Now, I am going to go slightly conspiracy-theoretical. Not much, just an inch. When I see businesses such as Soligenix, where cumulative losses, and the resulting additions to equity amount to teen times the value of assets, I am suspicious. I believe in the power of science, but I also believe that facing a choice between using my equity to compensate so big a loss, on the one hand, and using it to invest into something less catastrophic financially, I will choose the latter. My point is that cases such as Soligenix smell scam. There must be some non-reported financial interests in that business. Something is going on behind the stage, there.
In my previous update, titled ‘An odd vector in a comfortably Apple world’, I studied the cases of Tesla and Apple in order to understand better the phenomenon of outlier events in technological change. The short glance I had on those COVID-vaccine-involved biotechs gives me some more insight. Biotech companies are heavily scientific. This is scientific research shaped into a business structure. Most of the biotech business looks like an ever-lasting debut, long before breaking even. In textbooks of microeconomics and management, we can read that being able to run the business at a profit is a basic condition of calling it a business. In biotech, it is different. Biotechs are the true outliers, nascent at the very juncture of cutting-edge science, and business strictly spoken. This is how outliers emerge: there is some cool science. I mean, really cool, the one likely to change the face of the world. Those mRNA biotechnologies are likely to do so. The COVID vaccine is the first big attempt to transform those mRNA therapies from experimental ones into massively distributed and highly standardized medicine. If this stuff works on a big scale, it is a new perspective. It allows fixing people, literally, instead of just curing diseases.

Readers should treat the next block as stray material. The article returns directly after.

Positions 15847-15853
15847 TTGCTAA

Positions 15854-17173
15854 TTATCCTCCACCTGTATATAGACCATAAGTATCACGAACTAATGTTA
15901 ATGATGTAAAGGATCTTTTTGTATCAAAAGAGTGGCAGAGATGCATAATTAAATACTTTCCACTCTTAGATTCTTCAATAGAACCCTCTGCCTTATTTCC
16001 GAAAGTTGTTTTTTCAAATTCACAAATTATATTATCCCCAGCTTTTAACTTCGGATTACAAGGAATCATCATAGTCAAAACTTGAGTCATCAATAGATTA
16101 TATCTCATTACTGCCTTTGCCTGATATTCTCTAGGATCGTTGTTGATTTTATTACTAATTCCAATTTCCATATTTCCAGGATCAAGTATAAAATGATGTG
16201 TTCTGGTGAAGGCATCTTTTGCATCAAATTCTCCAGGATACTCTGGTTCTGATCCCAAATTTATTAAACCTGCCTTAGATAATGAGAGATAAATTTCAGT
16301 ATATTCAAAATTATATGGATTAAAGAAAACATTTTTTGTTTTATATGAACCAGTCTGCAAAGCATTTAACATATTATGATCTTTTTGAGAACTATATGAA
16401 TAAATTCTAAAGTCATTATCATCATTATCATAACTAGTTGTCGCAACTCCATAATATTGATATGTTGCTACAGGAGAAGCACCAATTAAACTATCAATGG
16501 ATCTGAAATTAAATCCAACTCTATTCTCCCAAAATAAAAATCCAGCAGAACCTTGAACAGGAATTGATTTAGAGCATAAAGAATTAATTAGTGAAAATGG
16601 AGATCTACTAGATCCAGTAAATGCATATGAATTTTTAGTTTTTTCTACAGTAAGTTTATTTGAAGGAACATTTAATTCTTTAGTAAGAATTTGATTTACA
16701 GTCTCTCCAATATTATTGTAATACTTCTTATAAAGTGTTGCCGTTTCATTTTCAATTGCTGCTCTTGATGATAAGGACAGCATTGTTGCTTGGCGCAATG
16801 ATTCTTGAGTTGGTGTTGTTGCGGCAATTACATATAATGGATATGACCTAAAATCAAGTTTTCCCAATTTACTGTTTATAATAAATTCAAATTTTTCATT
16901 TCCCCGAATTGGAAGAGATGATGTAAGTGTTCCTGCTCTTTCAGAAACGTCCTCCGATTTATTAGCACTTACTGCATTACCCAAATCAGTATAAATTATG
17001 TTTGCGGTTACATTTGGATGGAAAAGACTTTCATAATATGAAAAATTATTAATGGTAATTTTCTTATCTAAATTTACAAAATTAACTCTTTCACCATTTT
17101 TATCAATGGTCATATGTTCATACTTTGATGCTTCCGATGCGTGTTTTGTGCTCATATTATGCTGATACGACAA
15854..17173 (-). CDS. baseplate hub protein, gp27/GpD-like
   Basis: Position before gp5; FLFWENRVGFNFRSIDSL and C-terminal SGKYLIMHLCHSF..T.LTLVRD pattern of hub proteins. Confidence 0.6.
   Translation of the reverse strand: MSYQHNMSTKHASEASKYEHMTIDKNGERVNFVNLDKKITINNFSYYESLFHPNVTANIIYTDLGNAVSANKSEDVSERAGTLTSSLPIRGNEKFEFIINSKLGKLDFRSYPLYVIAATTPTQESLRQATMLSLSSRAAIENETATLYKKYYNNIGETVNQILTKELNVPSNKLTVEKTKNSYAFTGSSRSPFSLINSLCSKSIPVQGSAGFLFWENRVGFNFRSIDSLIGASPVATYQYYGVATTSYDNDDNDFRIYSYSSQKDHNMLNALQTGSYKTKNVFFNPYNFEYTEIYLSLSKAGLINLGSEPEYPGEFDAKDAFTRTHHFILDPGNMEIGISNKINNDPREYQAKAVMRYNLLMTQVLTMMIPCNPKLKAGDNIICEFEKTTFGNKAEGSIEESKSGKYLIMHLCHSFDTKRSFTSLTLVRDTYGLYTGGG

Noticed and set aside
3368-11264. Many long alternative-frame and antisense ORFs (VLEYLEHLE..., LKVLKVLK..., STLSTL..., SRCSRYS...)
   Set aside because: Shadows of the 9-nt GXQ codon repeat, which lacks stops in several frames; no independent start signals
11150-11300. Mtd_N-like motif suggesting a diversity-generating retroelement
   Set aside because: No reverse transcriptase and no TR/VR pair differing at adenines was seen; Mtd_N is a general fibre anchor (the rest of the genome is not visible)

Anyway, there is that cool science, and it somehow attracts large amounts of cash. Here, a little digression from the theory of finance is due. Money and other liquid financial instruments can be seen as risk-absorbing bumpers. People accumulate large monetary balances in times and places when and where they perceive a lot of manageable risk, i.e. where they perceive something likely to disrupt the incumbent business, and they want to be on the right side of the disruption.